Many veterans return home feeling lost, without purpose. They seek that “new mission” they grew so accustomed to during their time in the military. An agricultural nonprofit is helping with just that. When Michael O’Gorman founded Farmer Veteran Coalition in the back of his pick-up truck in 2008, he thought he could help our soldiers have meaningful careers and find healing on our nation’s farms.
At that time no one was connecting veterans with the farming community. Today there are more than 250 organizations supporting this military-to-agriculture movement.
Simply put, FVC helps veterans pursue careers in agriculture. For these men and women, farming has become their new mission. FVC recognizes that agriculture additionally offers purpose, opportunity, and physical and psychological benefits. This is the difference maker for many veterans in their civilian re-integration.
With Veterans Day upon us, the team of Farmer Veteran Coalition is reflecting on the thousands of farmer veterans they have supported in pursuit of new agricultural endeavors, including those highlighted here.
This year, after a decade of leading the charge, O’Gorman passed the pitchfork to newly appointed executive director Jeanette Lombardo. Raised by an Air Force veteran father, Lombardo grew up in Erie, Pennsylvania, on a family dairy farm. She spent decades in agricultural banking and now is eager to carry forward the single best way that FVC assists veterans — through their Fellowship Fund.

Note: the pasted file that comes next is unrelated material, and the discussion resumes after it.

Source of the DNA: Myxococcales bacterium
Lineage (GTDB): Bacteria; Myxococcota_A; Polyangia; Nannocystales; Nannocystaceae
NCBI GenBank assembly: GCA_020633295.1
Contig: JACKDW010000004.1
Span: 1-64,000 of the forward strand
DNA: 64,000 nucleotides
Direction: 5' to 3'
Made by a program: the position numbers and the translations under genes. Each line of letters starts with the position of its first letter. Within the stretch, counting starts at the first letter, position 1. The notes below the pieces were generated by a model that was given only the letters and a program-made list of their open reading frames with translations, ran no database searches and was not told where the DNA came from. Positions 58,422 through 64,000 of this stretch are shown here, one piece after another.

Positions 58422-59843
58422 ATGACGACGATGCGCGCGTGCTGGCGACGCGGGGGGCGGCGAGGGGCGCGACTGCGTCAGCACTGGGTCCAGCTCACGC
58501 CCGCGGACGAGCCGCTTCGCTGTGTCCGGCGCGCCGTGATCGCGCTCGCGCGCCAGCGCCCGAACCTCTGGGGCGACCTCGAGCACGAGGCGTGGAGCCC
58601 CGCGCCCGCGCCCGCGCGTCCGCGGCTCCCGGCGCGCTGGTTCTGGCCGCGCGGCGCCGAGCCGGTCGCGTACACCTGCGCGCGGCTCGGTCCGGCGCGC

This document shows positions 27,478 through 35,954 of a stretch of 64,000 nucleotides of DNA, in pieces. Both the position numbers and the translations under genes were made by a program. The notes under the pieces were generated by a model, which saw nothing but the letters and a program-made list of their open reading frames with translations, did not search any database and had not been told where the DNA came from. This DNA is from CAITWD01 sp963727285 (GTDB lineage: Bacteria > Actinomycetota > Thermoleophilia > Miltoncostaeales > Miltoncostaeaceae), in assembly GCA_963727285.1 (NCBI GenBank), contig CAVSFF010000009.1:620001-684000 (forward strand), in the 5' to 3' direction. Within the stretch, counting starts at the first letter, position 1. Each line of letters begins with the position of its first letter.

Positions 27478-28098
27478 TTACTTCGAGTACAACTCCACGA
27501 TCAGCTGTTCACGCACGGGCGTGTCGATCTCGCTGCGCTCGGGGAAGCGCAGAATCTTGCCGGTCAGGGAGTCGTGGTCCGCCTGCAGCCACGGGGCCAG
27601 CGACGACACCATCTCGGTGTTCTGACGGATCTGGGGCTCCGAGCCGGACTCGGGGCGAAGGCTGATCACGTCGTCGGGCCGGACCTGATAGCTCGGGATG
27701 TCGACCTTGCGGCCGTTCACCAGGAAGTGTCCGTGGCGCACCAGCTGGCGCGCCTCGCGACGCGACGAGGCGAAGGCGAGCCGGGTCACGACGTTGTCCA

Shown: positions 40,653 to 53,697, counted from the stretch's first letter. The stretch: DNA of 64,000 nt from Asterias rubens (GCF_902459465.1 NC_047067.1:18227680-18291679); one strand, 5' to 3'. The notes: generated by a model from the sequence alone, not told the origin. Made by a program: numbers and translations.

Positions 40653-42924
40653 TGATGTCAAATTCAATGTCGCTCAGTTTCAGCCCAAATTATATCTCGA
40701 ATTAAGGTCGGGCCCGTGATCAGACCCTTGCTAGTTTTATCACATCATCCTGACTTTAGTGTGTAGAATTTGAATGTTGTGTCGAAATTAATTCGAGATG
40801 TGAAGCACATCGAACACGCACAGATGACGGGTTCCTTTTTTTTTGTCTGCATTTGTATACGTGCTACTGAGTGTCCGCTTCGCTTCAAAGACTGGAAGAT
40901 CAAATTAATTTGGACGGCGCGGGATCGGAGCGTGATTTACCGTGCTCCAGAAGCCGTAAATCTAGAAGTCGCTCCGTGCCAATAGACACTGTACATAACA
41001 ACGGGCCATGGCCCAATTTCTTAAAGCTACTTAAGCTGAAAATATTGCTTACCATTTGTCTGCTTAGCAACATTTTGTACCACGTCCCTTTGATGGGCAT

A small grant program, the Fellowship Fund purchases farm equipment the member has identified as crucial to their operation. The program has funded $3 million in equipment to over 600 veterans.
For example, veterans like Alex Jauregui. A double-amputee, Alex lost both legs when he stepped on an IED in Afghanistan during his fourth deployment. Now he finds new purpose in his Fury Bees operation in Northern California. “Farming makes me feel enabled,” shares the former Staff Sergeant. “I never would have imagined beekeeping but it’s been very therapeutic.” FVC teamed up with Work Vessels for Veterans and Semper Fi Fund to purchase a Hummerbee forklift, which significantly reduces the physical impact on Alex’s body.
Veterans like Ladonna Avakian & Heather Paterson. Twin sisters, both women served in the Air Force. Both returned home to Oregon with service-related disabilities. They were awarded a grant to fund an air sprayer for their Hollyaire orchard where they primarily farm sour cherries, hazelnuts, and holly under the Homegrown By Heroes label. “It’s small grants like this one that make us feel valued and supported,” Heather reflects. “Farming is all about community, and FVC really is its own community. To be physically active, outside, working with my twin, and having our family out there — it’s really an American dream.”